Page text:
NintedoLand has been about $10.
Zombi U has been about $20 or less.
Call of Duty has hit the $20.

That's the problem with these bundles.

Rotate the games, don't keep an essential worthless game (Nintedo Land) and keep charging $350.

The Wii U Deluxe is basically worth $300 right now with a $350 price sticker.
RagnarokX
(08-26-2013, 04:14 AM)
RagnarokX's Avatar

Originally Posted by Jackson

Sony and Sega did it too. Everyone but Nintendo has done it.

Well, Sega is the only other company that didn't have some other major divisions to make up the losses of their gaming division. How'd that work out for them? :P
Master Milk
Member
(08-26-2013, 04:14 AM)
Master Milk's Avatar

Originally Posted by Jackson

Sony and Sega did it too. Everyone but Nintendo has done it.

Hmmmmm.

So then . . . it makes sense for everyone else, so it must make sense for Nintendo?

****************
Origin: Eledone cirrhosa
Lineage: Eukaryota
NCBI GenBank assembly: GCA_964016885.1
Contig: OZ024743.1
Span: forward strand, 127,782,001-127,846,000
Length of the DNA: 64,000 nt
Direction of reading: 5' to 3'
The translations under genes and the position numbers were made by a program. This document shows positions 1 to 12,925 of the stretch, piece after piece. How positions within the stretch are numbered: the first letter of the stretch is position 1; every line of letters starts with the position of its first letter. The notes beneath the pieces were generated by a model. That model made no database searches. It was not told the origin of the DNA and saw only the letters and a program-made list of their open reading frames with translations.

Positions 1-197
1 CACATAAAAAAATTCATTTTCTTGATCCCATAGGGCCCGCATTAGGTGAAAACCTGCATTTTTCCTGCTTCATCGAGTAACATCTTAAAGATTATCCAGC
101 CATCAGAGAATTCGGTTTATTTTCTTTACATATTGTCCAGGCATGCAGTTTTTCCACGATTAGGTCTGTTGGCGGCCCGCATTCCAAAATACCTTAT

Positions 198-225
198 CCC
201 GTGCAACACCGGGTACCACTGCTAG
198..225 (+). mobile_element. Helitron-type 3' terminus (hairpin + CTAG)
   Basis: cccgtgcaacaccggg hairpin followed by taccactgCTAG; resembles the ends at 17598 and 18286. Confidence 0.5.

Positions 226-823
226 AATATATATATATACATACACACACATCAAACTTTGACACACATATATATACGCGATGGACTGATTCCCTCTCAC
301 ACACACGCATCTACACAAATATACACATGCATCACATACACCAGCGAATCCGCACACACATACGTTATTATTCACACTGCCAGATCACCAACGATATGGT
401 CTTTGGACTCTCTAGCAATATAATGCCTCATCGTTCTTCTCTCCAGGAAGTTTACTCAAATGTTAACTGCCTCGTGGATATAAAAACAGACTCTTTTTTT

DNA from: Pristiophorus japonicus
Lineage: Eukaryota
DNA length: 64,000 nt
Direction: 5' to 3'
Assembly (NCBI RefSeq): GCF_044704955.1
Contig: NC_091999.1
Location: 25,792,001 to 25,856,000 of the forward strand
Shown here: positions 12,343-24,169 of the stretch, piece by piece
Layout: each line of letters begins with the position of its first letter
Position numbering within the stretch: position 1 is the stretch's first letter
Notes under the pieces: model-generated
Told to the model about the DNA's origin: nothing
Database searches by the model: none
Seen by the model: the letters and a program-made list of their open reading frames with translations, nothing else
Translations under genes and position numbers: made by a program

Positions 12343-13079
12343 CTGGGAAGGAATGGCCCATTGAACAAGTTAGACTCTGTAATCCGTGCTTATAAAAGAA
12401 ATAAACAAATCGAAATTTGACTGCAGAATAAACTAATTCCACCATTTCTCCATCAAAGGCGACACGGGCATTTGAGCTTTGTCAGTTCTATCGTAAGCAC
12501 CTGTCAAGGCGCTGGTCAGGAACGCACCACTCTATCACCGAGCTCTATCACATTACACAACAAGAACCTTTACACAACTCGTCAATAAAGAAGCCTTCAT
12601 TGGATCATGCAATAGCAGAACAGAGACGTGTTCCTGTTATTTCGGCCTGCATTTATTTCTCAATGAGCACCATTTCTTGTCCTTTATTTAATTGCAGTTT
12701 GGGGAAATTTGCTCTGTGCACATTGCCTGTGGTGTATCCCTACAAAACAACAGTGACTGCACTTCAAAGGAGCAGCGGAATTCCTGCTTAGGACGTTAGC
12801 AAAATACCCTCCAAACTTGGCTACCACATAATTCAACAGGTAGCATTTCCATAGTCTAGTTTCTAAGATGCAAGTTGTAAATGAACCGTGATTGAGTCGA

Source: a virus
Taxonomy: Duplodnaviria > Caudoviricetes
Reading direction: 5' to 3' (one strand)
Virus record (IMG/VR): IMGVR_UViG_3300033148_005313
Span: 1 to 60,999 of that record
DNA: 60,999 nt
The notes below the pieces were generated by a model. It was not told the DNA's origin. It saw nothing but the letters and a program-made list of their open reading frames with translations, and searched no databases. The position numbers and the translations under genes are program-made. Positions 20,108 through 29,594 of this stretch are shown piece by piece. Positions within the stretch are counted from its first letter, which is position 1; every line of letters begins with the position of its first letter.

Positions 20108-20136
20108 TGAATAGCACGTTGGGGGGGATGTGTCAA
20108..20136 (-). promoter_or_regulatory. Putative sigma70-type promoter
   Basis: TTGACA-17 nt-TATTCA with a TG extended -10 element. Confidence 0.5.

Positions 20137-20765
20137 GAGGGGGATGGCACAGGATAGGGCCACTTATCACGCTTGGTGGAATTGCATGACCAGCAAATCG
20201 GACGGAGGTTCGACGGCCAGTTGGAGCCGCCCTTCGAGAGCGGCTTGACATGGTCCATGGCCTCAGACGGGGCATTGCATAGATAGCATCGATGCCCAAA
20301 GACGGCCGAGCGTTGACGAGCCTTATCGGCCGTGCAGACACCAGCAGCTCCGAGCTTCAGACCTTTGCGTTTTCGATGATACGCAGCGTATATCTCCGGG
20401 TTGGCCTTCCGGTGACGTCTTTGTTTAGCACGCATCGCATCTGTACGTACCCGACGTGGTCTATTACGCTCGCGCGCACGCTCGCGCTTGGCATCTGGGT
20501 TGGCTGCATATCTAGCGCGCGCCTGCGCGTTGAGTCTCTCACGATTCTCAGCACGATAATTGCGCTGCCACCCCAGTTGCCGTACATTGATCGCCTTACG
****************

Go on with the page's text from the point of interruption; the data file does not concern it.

bobbytkc
ADD New Gen Gamer
(08-26-2013, 04:15 AM)

Originally Posted by JordanLMiller

Would it though? Price cut won't help the tiny library.

It can if it drives adoption of the platform.
dragonflys545
Junior Member
(08-26-2013, 04:15 AM)
dragonflys545's Avatar

Originally Posted by Regiruler

And that worked out perfectly for Sega.

No price cut will work like wonders for Nintendo then...
fallagin
Member
(08-26-2013, 04:15 AM)
fallagin's Avatar
The wiiU will eventually get a price cut, it might be a good idea to do so right now just before the release of the new consoles.
JordanN
Junior Member
(08-26-2013, 04:15 AM)
JordanN's Avatar
Wii U's value looks horrible at any price.

It's $50 less than a console that's 10x better than it in every-way with third party support it wont ever get. But dropping the price puts it at PS3/360 territory which have a bigger library of games and the graphics are not that different.

Nintendo's marketing department didn't think this through. Their last option is to give the gamepad one final push (since that's the only thing going for it right?). If that doesn't work, nothing will.